Did Joe Biden Say What People Think He Said?

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An Israeli newspaper, Yediot Ahronot, reported that Vice President Joe Biden, on his exciting visit to Israel, told the country's leaders that their actions were endangering American troops in the Middle East:

People who heard what Biden said were stunned. "This is starting to get dangerous for us," Biden castigated his interlocutors. "What you're doing here undermines the security of our troops who are fighting in Iraq, Afghanistan and Pakistan. That endangers us and it endangers regional peace."

The vice president told his Israeli hosts that since many people in the Muslim world perceived a connection between Israel's actions and US policy, any decision about construction that undermines Palestinian rights in East Jerusalem could have an impact on the personal safety of American troops fighting against Islamic terrorism.

Since I do not have overwhelming faith in the stenographic and interpretive skills of some Israeli reporters, I called the White House to ask if Biden actually said this. It would be quite something, of course, if he did. I spoke with a senior administration official last night who accompanied Biden on his trip to Israel, and he said that Biden did not say tell the Israelis that their actions were endangering American troops. Here is what the official told me:

"The assertion I read in the newspaper suggested that the Vice President said something to the effect that Israeli actions are endangering American soldiers. He never said that, and there's no basis to assert that he did. It's nothing he said and I don't know how it was inferred.

What he did say in a meeting with the prime minister and his senior advisers and his own team was that the U.S. is doing a number of things in our national security interest, and in Israel's national security interest, and they include a strong effort to build a coalition against Iran's nuclear program; deploying 200,000 troops in conflict areas in the region; standing against efforts to delegitimize Israel in various international bodies, sometimes virtually alone; acting decisively against terrorists in very significant ways; and building probably the strongest defense cooperation relationship with Israel that we've seen, including on missile defense. And he said that the extent to which Israel aggressively pursues peace makes these efforts easier."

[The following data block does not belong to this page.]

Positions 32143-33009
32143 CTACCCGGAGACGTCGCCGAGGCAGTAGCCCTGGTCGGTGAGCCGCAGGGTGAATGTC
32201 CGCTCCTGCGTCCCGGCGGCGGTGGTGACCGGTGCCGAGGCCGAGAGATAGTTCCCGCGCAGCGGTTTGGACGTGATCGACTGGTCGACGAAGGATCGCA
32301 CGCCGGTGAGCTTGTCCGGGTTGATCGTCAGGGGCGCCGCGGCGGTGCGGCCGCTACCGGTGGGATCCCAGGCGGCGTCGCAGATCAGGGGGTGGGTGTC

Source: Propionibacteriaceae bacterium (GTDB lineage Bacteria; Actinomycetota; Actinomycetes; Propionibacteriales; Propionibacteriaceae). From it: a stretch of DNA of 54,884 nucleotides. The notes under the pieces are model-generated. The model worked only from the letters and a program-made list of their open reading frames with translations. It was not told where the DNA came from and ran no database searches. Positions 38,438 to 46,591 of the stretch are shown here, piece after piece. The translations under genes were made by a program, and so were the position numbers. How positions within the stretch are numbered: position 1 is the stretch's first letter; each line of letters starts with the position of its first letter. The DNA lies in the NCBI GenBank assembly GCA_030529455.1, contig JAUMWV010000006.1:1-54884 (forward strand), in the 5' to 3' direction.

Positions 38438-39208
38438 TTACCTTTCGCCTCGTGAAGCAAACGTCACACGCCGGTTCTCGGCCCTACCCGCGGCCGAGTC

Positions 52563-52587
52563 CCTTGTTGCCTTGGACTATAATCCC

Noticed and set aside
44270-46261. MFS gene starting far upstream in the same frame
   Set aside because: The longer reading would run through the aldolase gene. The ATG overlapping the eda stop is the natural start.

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Jeffrey Goldberg is a national correspondent for The Atlantic and a recipient of the National Magazine Award for Reporting. Author of the book Prisoners: A Story of Friendship and Terror, Goldberg also writes the magazine's advice column. More

Before joining The Atlantic in 2007, Goldberg was a Middle East correspondent, and the Washington correspondent, for The New Yorker. Previously, he served as a correspondent for The New York Times Magazine and New York magazine. He has also written for the Jewish Daily Forward, and was a columnist for The Jerusalem Post.

His book Prisoners was hailed as one of the best books of 2006 by the Los Angeles Times, The New York Times, The Washington Post, Slate, The Progressive, Washingtonian magazine, and Playboy. Goldberg rthe recipient of the 2003 National Magazine Award for Reporting for his coverage of Islamic terrorism. He is also the winner of the International Consortium of Investigative Journalists prize for best international investigative journalist; the Overseas Press Club award for best human-rights reporting; and the Abraham Cahan Prize in Journalism. He is also the recipient of 2005's Anti-Defamation League Daniel Pearl Prize.

In 2001, Goldberg was appointed the Syrkin Fellow in Letters of the Jerusalem Foundation, and in 2002 he became a public-policy scholar at the Woodrow Wilson International Center for Scholars in Washington, D.C.

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